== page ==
Private Rental Sector Rents Continue To Rise
In 10 Out Of 12 UK Regions
New data published by HomeLet has revealed some UK private rental sector hotspots for property investors and portfolio landlords to consider.
In some areas of the UK PRS rents have continued to increase, despite all the doom mongering that is going on in the media, with rents increasing by the most in:
- Leicester – PRS rents up 45% on 2013
- Southall – PRS rents up 38% on 2013
- Cambridge – PRS rents up 24% on 2013
Meanwhile other parts of the UK witnessed the biggest falls in rental prices in 2014 on new rental agreements with the biggest rental price falls recorded in:
- Colchester PRS rents Down 24% on 2013 prices
- Croydon – PRS rents down 23% on 2013
- Brighton – PRS fall 18% lower than 2013 prices.
The HomeLet Rental Index annual review shows that on average, PRS rents across the UK were 6.6% higher in 2014 than they were in 2013, resulting in an overall fall in the cost of monthly rent paid by tenants in the UK’s private rented sector, with the average now standing at £867 (GBP).
The data released by HomeLet for December 2014 point to a rental market that has seen largely positive growth throughout the year, even allowing for the typical end-of-year seasonal adjustment in the market. Even with rental prices falling in many regions of the UK in December, the annual variation figures still show positive growth in 10 out of 12 UK regions.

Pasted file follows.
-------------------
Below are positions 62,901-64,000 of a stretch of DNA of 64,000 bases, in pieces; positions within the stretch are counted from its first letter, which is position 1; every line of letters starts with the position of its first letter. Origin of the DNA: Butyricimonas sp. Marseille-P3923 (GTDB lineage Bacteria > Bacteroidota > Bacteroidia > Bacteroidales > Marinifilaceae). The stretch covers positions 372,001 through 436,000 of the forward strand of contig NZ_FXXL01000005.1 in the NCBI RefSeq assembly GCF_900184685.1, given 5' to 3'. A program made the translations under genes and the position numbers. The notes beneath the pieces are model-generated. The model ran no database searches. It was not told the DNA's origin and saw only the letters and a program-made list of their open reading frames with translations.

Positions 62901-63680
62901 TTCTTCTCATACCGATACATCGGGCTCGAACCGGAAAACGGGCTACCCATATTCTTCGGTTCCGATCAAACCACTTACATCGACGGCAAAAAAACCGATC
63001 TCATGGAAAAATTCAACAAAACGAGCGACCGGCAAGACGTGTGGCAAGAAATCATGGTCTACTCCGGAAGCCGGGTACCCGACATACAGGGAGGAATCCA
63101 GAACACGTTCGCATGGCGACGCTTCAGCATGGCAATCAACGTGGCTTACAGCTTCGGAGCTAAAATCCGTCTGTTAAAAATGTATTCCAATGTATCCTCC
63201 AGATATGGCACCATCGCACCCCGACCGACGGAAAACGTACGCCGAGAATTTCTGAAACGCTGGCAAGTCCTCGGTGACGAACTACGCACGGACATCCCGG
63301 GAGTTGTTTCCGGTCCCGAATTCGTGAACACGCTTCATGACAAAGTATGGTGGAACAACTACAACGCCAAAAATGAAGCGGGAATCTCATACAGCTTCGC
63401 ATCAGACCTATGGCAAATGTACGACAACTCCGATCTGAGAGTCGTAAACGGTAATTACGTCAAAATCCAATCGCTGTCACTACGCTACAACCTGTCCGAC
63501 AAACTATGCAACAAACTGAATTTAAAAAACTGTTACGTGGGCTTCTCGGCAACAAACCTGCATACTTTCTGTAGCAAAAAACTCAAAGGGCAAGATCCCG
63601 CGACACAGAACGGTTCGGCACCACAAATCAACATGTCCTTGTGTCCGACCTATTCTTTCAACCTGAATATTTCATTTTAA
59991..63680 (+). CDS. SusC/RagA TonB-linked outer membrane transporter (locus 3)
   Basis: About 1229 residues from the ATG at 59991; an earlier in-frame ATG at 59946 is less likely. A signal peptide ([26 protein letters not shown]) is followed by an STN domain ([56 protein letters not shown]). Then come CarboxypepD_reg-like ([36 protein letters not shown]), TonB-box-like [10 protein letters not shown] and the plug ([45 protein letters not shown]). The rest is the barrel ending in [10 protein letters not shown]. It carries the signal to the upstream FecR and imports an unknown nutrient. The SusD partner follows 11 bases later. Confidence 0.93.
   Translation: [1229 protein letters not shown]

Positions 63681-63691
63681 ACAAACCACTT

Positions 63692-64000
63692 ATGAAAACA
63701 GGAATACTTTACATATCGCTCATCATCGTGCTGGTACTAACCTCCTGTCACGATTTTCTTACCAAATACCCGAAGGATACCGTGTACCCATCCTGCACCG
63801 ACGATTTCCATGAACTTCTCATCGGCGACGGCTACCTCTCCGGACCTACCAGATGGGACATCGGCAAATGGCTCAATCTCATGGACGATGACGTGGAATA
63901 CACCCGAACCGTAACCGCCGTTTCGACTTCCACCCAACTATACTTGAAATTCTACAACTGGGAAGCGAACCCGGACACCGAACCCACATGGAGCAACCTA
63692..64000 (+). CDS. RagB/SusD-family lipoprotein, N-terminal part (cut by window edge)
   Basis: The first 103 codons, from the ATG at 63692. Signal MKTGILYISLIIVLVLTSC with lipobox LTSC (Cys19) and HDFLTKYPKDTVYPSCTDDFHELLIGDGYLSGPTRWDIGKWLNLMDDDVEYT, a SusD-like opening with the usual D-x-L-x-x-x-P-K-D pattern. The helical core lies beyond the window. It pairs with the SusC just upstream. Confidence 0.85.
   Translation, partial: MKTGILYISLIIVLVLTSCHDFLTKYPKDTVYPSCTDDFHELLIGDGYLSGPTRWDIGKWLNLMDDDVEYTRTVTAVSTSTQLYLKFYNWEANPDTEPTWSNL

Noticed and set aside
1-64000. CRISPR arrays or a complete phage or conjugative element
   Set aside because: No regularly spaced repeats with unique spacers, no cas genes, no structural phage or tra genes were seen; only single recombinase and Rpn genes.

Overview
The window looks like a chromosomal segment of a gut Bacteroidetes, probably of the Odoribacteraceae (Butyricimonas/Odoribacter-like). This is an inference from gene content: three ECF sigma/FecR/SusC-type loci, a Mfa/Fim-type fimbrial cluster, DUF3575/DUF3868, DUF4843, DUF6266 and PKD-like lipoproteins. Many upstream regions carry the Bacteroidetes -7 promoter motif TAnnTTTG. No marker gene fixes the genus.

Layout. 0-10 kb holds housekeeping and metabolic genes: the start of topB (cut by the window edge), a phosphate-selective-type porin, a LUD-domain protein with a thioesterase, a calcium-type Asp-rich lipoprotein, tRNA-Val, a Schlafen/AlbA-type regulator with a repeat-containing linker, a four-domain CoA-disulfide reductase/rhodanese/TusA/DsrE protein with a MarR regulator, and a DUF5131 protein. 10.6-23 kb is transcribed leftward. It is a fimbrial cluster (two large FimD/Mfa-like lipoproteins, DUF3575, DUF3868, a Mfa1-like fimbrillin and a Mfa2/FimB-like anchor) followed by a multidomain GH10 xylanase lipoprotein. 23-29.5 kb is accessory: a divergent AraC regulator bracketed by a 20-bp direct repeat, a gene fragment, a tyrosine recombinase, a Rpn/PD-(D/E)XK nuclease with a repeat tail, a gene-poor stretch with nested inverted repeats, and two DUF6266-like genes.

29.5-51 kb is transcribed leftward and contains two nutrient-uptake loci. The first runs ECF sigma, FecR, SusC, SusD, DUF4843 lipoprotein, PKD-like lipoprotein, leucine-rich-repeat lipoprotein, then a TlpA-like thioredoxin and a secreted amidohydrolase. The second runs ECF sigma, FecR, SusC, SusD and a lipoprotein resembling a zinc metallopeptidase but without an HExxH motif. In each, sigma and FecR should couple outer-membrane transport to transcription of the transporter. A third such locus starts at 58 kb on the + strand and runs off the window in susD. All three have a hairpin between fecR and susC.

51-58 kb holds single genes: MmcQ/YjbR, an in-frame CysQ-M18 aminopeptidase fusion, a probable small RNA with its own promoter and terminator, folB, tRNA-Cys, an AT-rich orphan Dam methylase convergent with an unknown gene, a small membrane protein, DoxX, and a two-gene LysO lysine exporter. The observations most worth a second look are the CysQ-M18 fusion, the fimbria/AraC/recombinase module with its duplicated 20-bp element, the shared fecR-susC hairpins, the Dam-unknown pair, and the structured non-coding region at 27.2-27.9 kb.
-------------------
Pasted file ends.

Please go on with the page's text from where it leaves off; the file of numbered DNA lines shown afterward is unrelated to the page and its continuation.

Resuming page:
Martin Totty, Barbon Insurance Group’s chief executive officer, said: “2014 was predominantly a year for growth in the UK’s rental market with rental prices on average 6.6% higher than in the previous year. With property prices continuing to grow, and mortgage criteria tightening, the UK property rental market represents a much more accessible option for house hunters than the property ladder. The demand for rental property is increasing, and we expect it to continue doing so in 2015 as large numbers of people are priced out of buying. As a result, we expect to see continued growth in rental prices across the UK as the year progresses, particularly as incomes are starting to rise in real terms. However, the data also points to some big differences in rental market performance in 2014 from town to town and city to city. The causative factor behind these differences is as simple as supply and demand. In, locations such as Leicester and Cambridge, demand for rental property is outstripping supply. By contrast, Croydon and some parts of Essex are benefitting from a relative boom in new property building, easing the pressure on the local rental market and this is reflected by a drop in rental prices. The moderation in rental prices across the UK in December 2014 is broadly in line with the typical seasonal effect that often sees rental prices slow or move into negative growth towards the end of the calendar year. However, the annual comparison figures show that in all but two regions of the UK, rental prices are higher now than they were this time last year and this is a trend we expect to continue in 2015.”
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